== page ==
Why Have an IEP? – Tips for Parents on Their IEP Role

See on Scoop.itDevelopmental & Behavioral Challenges in Children

The Individual Education Plan, IEP, outlines the services your child needs to meet his learning needs. Parents are an important asset to the IEP team.

Dr. Pat McGuire‘s insight:

School may be out for the summer, but for many parents this is when they are finally getting into agencies and organizations that provide assessment for developmental, learning, and behavioral issues.  Information from these assessments may be important in advocating for an IEP for their child when school resumes in the Fall.

This is definitely an article to bookmark as you make plans for the next school year in either working for an IEP or updating the IEP that your child has.


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See on kidcompanions.com

Rethinking Education: Why Our Education System Is Ripe For Disruption – Forbes

See on Scoop.itDevelopmental & Behavioral Challenges in Children

Our education system is not broken, it has just become obsolete When I think of all the tremendous, seemingly impossible feats made possible by entrepreneurs, I am amazed that more has not been done to reinvent our education system.

Dr. Pat McGuire‘s insight:

Naveen Jain does a great job of discussing why education needs to change.  He is quick to point out that the problem is not that our system is broken, but rather it is obsolete.  When you look at education you have to agree.  The current system was developed in the 1800s, which was in the midst of the industrial revolution.  The main industries were manufacturing and farming. The goal of education was to make good citizens who would respect their superiors. They were not taught to think independently but to be part of the group.  Society now looks for creative, individual thinkers, who can also work in groups.  Education needs to work with society, not hold it back. Let’s bring in neuroscience and technology into the equation and redo education for the 21st century.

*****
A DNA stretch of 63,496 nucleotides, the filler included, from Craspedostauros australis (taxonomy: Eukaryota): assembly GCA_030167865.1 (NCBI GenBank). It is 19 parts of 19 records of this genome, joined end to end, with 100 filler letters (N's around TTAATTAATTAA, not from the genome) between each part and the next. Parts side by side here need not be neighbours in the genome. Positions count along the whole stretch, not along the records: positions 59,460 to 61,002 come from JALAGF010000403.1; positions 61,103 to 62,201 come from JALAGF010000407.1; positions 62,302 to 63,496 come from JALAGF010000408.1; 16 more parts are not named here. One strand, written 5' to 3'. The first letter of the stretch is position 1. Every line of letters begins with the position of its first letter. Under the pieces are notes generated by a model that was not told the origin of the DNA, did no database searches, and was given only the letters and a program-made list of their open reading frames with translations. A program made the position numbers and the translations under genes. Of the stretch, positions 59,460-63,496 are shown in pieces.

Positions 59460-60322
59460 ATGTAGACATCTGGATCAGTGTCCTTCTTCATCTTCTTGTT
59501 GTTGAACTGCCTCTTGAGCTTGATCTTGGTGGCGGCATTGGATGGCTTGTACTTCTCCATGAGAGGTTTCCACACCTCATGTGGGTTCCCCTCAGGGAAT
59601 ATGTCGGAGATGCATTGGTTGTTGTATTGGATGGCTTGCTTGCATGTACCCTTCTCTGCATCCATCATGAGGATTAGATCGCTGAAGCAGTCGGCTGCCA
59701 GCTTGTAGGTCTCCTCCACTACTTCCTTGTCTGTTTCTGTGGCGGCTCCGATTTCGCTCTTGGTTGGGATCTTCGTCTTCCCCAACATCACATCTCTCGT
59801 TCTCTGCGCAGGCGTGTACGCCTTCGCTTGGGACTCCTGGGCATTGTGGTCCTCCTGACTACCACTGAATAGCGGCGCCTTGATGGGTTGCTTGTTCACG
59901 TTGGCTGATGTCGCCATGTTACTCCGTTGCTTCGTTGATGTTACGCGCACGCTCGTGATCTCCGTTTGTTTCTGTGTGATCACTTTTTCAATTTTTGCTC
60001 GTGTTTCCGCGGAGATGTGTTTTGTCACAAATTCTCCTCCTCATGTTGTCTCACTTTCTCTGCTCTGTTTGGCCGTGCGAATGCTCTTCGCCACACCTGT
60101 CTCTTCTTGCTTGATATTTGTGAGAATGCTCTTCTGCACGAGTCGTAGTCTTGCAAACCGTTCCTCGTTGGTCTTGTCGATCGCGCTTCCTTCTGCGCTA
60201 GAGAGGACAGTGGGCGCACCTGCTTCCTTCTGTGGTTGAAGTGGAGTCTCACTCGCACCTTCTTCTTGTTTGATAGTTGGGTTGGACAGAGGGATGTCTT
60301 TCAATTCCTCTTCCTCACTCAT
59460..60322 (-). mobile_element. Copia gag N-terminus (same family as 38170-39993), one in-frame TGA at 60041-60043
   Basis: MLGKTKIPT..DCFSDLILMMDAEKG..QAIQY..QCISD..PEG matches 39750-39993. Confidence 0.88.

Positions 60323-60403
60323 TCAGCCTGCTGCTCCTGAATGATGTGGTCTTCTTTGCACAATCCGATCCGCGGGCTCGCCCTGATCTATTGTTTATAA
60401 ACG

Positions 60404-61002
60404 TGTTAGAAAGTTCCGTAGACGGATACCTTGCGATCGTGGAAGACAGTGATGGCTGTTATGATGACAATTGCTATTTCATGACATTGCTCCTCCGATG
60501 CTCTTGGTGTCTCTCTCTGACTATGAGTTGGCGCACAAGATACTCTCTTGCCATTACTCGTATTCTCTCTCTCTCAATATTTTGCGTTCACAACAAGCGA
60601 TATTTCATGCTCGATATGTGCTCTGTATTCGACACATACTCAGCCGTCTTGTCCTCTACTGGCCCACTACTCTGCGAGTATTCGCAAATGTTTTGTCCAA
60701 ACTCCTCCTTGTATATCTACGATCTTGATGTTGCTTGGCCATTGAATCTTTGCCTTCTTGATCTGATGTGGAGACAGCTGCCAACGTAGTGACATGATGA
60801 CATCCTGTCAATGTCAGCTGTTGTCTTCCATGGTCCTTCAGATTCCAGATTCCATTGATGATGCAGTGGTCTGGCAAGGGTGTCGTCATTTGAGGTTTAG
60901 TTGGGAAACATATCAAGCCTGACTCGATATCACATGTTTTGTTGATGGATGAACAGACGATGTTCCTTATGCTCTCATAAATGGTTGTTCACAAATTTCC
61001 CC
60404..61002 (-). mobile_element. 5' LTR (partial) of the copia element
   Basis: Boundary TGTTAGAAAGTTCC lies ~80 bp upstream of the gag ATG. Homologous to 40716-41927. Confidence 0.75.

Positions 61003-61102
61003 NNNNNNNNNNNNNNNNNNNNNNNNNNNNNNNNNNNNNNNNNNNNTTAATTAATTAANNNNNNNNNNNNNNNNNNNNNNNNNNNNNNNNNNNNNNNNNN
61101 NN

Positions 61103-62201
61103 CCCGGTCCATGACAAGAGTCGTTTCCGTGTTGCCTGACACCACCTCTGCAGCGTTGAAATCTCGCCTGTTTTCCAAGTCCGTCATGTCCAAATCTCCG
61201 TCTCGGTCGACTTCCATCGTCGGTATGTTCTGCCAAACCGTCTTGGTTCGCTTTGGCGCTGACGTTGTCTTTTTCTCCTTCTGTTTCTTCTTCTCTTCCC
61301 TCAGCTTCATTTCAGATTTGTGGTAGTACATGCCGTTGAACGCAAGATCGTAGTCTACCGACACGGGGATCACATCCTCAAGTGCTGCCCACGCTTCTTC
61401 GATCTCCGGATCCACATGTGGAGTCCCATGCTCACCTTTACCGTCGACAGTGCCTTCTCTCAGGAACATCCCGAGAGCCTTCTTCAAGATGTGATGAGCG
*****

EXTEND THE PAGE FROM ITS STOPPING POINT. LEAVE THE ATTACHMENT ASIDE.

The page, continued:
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See on www.forbes.com

Congress Rewrites IDEA Funding Rule – Disability Scoop

See on Scoop.itDevelopmental & Behavioral Challenges in Children

A small change tucked inside a government spending bill this month may have big implications for special education.

Dr. Pat McGuire‘s insight:

This article is important for 2 reasons. 1 – It shows that the federal government won’t allow children with special needs to be the ones who suffer when there are economic problems, 2 – This rewrite also allows those states who are keeping their focus on helping children with special needs can get extra funds if they become available.  It doesn’t just sit in the coffers. I feel that the administration has been an advocate for children with special needs with this effort.

See on www.disabilityscoop.com

Outcomes for Students With Severe Disabilities Can, Must Improve

See on Scoop.itDevelopmental & Behavioral Challenges in Children

Students with severe cognitive disabilities have not been effectively helped to be contributing members of their communities during their high school career or afterward.  This article discusses the recommendations of the Collaboration to Promote Self-Determination that would create a more student focused high school experience.  Having worked with many students who have gone through our current system, I can confirm that there’s not a uniform system of education for this group of students, or for many who are significantly learning disabled.  The focus of high school is still on the idea that all students will go to college, even though a large number go directly to the work force.  How do you feel about this issue.

See on blogs.edweek.org